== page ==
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An image of Box and cover by


Box and cover
Other titles:
Gilt silver box and cover
Place of origin
Liao dynasty 907 - 1125 → China
1026 CE
Media category
Materials used
silver gilt

4.0 x 10.0 cm:

a - lid; 1.6 x 10 cm

b - base; 2.5 x 10 cm

Gift of Giuseppe Eskenazi 1998
Accession number
Not on display
Further information

Although silverwork has a long history in China, the Tang dynasty is generally recognised as the period when the finest silverware was produced. The Liao dynasty was one of several periods of barbarian rule in China. At this time the Qidan Tartars gained control of much territory in the north of Tang China, and like other invaders, infused Chinese culture with their own. Two decorative styles of Liao silverware can be distinguished: the first proclaims a taste quite alien to the Chinese, with decoration in a manner distinct from the Tang tradition of central China; the other style is based on sophisticated Chinese models. This silver box, with the phoenixes in repoussé amid formalised foliage and the traced floral and cloud-scroll decoration, is much in the style of the Tang and Song periods, and exemplifies the continuation of Chinese taste into the late Liao period. Inside, the bottom of the box is engraved with an inscription which reads: 'In the 'bingyin' year of Taiping reign [corresponding to 1026 CE], a box of ambergris and jujube [?] is presented as a tribute to the Wenzhongwang fu [Mansion of the Cultivated and Loyal Marquis]. Seventy nine [?]'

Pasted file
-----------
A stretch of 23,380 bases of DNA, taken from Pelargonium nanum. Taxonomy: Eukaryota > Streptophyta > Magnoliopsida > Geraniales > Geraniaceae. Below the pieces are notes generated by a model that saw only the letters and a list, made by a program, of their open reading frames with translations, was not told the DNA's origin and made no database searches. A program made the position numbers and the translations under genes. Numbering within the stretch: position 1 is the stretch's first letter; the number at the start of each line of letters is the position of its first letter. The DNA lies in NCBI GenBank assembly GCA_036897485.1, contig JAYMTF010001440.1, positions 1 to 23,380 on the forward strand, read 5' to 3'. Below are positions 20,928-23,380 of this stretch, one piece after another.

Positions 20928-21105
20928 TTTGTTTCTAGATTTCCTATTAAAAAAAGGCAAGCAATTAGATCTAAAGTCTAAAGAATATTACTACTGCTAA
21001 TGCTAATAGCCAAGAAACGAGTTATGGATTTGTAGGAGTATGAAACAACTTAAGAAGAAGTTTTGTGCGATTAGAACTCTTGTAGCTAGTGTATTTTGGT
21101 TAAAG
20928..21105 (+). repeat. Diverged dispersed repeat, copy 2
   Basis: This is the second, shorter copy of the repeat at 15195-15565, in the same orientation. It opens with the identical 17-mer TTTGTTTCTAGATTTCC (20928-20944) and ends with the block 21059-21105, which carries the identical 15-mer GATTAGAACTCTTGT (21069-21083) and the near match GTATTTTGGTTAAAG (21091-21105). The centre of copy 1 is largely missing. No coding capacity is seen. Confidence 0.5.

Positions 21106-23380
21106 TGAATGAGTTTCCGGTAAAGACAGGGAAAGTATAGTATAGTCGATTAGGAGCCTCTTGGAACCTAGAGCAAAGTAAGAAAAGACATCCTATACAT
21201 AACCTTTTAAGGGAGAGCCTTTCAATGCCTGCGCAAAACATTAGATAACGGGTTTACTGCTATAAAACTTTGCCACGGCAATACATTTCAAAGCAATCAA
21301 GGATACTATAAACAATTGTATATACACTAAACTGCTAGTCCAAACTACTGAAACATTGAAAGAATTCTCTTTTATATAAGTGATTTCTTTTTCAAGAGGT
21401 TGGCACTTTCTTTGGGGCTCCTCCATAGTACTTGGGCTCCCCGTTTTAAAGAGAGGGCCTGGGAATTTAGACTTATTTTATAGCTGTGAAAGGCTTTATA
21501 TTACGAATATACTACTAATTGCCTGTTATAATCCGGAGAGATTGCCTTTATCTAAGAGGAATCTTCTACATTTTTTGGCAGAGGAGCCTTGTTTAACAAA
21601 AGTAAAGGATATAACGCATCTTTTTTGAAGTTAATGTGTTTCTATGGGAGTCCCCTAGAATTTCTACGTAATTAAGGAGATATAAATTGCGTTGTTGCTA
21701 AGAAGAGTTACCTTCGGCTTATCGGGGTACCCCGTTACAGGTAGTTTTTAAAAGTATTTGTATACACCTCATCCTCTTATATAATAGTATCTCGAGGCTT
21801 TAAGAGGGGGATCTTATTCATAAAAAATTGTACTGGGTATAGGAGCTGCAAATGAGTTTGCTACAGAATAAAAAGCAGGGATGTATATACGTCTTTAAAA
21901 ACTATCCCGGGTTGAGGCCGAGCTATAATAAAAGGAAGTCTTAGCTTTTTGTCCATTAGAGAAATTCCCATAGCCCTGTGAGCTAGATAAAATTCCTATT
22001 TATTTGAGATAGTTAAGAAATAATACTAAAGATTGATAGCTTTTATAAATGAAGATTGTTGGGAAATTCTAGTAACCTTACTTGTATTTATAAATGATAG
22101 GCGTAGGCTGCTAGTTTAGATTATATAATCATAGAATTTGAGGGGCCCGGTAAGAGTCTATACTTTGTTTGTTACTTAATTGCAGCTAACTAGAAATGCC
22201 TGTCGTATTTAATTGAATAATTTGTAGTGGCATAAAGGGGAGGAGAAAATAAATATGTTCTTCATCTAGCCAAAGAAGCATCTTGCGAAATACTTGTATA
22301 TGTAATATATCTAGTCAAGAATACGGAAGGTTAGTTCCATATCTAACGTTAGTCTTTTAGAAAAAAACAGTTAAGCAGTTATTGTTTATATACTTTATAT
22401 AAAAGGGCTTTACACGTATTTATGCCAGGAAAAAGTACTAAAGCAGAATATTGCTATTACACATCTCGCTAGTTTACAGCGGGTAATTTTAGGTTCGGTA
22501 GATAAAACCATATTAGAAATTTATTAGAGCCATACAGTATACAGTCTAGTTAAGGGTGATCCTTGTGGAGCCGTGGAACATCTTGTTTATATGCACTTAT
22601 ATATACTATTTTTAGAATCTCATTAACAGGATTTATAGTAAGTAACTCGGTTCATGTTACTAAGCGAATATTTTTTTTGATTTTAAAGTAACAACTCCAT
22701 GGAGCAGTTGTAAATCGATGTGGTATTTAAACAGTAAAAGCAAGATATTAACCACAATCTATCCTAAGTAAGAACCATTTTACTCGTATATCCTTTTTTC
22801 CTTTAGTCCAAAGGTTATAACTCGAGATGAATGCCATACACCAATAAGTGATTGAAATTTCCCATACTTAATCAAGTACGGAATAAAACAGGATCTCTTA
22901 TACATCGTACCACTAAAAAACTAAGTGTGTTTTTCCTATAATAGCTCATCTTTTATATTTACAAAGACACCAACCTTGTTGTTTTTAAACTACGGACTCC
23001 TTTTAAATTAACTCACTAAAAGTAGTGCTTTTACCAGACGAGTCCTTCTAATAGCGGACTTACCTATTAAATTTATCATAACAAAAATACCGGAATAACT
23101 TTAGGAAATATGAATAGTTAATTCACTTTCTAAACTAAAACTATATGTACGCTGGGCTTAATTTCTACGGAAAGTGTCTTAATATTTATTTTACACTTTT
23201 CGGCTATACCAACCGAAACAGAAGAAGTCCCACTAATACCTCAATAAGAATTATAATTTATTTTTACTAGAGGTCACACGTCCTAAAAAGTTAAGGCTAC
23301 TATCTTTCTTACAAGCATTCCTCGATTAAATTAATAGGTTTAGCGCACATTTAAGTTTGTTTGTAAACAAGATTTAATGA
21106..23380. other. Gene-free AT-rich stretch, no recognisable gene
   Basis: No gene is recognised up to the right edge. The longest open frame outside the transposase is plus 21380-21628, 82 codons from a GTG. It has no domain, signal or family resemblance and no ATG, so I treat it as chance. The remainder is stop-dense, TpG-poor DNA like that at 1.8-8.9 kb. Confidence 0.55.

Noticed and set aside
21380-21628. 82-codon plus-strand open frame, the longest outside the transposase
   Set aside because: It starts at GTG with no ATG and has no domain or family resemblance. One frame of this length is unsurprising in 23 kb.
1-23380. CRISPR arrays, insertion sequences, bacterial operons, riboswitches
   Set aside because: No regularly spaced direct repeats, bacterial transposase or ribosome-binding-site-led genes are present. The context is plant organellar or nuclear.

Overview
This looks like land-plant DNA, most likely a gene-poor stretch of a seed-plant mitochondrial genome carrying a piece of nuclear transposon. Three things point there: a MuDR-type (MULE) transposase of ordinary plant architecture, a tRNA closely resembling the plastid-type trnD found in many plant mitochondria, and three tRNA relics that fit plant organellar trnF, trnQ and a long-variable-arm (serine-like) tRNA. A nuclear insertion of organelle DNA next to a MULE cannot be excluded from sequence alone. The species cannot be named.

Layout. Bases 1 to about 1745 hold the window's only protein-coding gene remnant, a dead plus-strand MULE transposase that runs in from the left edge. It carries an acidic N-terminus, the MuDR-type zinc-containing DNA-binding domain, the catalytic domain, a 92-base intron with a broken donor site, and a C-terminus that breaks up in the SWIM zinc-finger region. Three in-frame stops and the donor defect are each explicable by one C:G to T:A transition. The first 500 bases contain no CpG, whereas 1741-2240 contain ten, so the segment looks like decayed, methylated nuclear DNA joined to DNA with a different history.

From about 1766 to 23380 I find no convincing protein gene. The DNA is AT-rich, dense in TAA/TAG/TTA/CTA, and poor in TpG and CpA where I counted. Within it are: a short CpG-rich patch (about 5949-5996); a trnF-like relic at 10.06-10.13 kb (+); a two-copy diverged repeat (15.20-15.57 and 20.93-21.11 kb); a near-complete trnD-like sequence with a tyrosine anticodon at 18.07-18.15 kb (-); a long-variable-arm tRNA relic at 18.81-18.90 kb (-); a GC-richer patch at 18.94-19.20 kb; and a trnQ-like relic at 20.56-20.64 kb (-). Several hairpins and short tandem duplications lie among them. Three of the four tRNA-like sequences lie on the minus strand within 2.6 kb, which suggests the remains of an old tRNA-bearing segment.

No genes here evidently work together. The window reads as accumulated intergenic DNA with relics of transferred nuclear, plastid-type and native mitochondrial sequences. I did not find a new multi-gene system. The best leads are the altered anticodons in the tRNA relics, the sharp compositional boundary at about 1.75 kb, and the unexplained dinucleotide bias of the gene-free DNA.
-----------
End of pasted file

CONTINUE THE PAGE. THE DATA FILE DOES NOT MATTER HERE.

According to 'Liaoshi' (history of the Liao dynasty), the name associated with the Wenzhongwang was that of Han Derang (941-1011), a Chinese administrator and military commander under two Liao emperors. His brilliant career brought him high rank and honourable titles. Upon his death in 1011 he was given the title Wenzhong (Cultivated and Loyal).

Although a number of refined Liao silverworks were unearthed recently from a broad area across Inner-Mongolia, Liaoning, Jilin and Hebei, it is rare to find silverwork bearing both a date and an inscription for tribute. The significance of the silver box is therefore twofold: first, the piece can be used as a reference in dating other Liao silverwork; secondly, it provides a material document in the study of the tribute-system of the Liao period.

‘The Asian Collections: Art Gallery of New South Wales’. pg.76
© 2003 Trustees, Art Gallery of New South Wales

Bibliography (2)

Jackie Menzies (Editor), The Asian Collections Art Gallery of New South Wales, 'Bronzes and Jades', Sydney, 2003, 76 (colour illus.).

Art Gallery of New South Wales annual report 1999, Sydney, 1999, 19 (colour illus.).